Qaeda group also planned to hit Kuwaiti refinery


Kuwait, the world’s fourth-largest oil exporter, said on Tuesday it had foiled a plan by the six-member Al Qaeda-linked network to bomb the US Army camp of Arifjan, state security headquarters, and “important facilities”, but gave no further details on the other potential targets.

“The group planned to attack Shuaiba during Ramadan,” the security official said. Ramadan is due to begin around August 22.

The ageing 200,000 barrels per day (bpd) Shuaiba plant is the smallest of the OPEC member’s three refineries, which have a combined capacity of around 930,000 bpd.

Al Qaeda, hard hit by government forces across the Arabian Peninsula, appears to be trying to regroup around it Yemeni wing, which announced plans earlier this year to widen the scope of operations to include the rest of the oil-exporting region.

Al Qaeda leaders have for repeatedly called for attacks on oil facilities and Western interests in the Gulf to destabilise US-allied rulers and harm the economies of Western countries by blocking the flow of oil to their industrial economies.

Members of the cell, led by a surgeon at one of the Gulf state’s hospitals, had confessed to planning attacks aimed at pressuring the United States to remove Kuwait-based troops, Al Anbaa newspaper reported yesterday, citing unidentified sources it said were familiar with the investigation. Kuwait was the launch pad for the 2003 US-led war on Iraq to oust Saddam Hussein. The US army uses sites in the Arab country as a logistics base to support troops in Iraq. Camp Arifjan is located south of the capital Kuwait.

The cell used Google Earth to acquire images of the refinery, the camp and a state security building, Anbaa said.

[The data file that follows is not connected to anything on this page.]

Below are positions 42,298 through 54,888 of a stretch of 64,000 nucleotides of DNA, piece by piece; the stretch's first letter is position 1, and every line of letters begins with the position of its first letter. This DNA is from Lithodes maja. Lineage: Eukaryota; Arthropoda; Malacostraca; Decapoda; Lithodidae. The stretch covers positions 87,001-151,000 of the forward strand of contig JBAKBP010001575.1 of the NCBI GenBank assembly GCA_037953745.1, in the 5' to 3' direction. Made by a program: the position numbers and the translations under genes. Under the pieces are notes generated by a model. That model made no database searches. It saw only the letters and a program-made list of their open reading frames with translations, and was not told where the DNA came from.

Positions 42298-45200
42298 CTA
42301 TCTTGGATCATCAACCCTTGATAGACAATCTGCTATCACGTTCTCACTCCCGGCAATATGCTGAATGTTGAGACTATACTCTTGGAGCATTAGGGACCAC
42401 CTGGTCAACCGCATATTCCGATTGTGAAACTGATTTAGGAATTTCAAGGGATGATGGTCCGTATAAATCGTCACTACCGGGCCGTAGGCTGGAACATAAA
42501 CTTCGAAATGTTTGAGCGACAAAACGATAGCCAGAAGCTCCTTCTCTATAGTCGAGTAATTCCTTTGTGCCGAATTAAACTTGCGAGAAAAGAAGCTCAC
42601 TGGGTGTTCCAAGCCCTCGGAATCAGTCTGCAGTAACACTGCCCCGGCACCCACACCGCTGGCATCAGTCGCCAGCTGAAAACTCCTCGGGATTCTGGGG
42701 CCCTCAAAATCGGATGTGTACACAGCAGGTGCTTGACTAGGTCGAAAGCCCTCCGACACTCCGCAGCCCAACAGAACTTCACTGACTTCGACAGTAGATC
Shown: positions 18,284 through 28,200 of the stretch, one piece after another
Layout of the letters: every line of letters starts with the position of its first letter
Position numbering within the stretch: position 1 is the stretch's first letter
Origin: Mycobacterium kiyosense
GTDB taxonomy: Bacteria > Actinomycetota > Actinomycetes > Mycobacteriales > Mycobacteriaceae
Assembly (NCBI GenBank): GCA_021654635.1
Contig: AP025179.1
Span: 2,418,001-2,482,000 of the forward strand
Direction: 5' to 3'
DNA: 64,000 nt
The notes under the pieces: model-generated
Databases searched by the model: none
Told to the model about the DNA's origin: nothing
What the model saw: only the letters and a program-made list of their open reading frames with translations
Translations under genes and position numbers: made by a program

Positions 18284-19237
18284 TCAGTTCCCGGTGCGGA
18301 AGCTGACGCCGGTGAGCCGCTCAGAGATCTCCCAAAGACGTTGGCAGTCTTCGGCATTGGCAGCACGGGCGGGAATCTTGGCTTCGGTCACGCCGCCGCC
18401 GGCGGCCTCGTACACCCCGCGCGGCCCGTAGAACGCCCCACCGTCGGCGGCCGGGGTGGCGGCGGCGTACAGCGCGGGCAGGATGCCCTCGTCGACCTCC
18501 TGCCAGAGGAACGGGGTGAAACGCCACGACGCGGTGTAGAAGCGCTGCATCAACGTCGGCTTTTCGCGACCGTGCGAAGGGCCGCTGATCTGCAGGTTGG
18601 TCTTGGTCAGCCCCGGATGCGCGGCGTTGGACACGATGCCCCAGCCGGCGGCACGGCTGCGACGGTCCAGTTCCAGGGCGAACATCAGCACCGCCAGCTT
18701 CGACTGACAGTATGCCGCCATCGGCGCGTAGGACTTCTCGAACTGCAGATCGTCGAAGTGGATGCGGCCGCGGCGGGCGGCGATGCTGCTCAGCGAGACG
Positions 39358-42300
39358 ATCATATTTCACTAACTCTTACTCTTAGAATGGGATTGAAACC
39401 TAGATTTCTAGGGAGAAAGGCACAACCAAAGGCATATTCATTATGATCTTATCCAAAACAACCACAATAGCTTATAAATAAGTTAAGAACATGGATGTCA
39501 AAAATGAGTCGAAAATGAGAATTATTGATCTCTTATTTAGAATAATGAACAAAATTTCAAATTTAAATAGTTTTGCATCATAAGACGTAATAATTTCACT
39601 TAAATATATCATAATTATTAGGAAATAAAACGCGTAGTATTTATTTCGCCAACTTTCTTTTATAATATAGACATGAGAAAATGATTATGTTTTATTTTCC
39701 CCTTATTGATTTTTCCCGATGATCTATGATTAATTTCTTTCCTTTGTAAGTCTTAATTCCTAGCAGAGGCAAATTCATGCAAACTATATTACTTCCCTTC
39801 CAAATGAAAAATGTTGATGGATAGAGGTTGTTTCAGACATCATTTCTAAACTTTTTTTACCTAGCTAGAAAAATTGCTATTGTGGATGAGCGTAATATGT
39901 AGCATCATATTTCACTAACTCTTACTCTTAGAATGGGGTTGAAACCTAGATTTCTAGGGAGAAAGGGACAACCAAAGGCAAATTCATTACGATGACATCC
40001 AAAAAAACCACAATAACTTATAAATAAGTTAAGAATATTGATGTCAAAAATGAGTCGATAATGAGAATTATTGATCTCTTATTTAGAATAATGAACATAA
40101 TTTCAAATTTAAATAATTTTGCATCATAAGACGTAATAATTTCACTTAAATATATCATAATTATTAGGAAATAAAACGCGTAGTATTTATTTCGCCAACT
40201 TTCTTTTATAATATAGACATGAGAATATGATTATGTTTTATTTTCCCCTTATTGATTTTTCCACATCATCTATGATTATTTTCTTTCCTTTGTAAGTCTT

Al Qaeda has waged attacks in Kuwait in recent years and bombed foreign housing complexes and oil sites in Gulf Arab states including Saudi Arabia, but a crackdown by governments in the region has succeeded in preventing fresh violence.

“This refinery is very well protected,” said a Kuwaiti oil official. “There is really no way to approach it by land.”

Kuwait bolstered security around Shuaiba in 2005 and tightened measures to protect oil installations in 2007 after top oil exporter and neighbour Saudi Arabia foiled an Al Qaeda plot that included plans to attack a major oil facility.

Political analyst Shafiq Ghabra says the planned withdrawal of US troops from Iraq has not discouraged Al Qaeda from planning attacks on US-allied Arab countries. “Their issue is not the withdrawal of the US (troops), it’s also their … regime, the existing elite, the existing ruling families,” he said on Tuesday.

Al Qaeda is now struggling to reassert its presence after setbacks in Iraq and Pakistan, Ghabra added. “They are trying to hit wherever they feel there is a weakness.”

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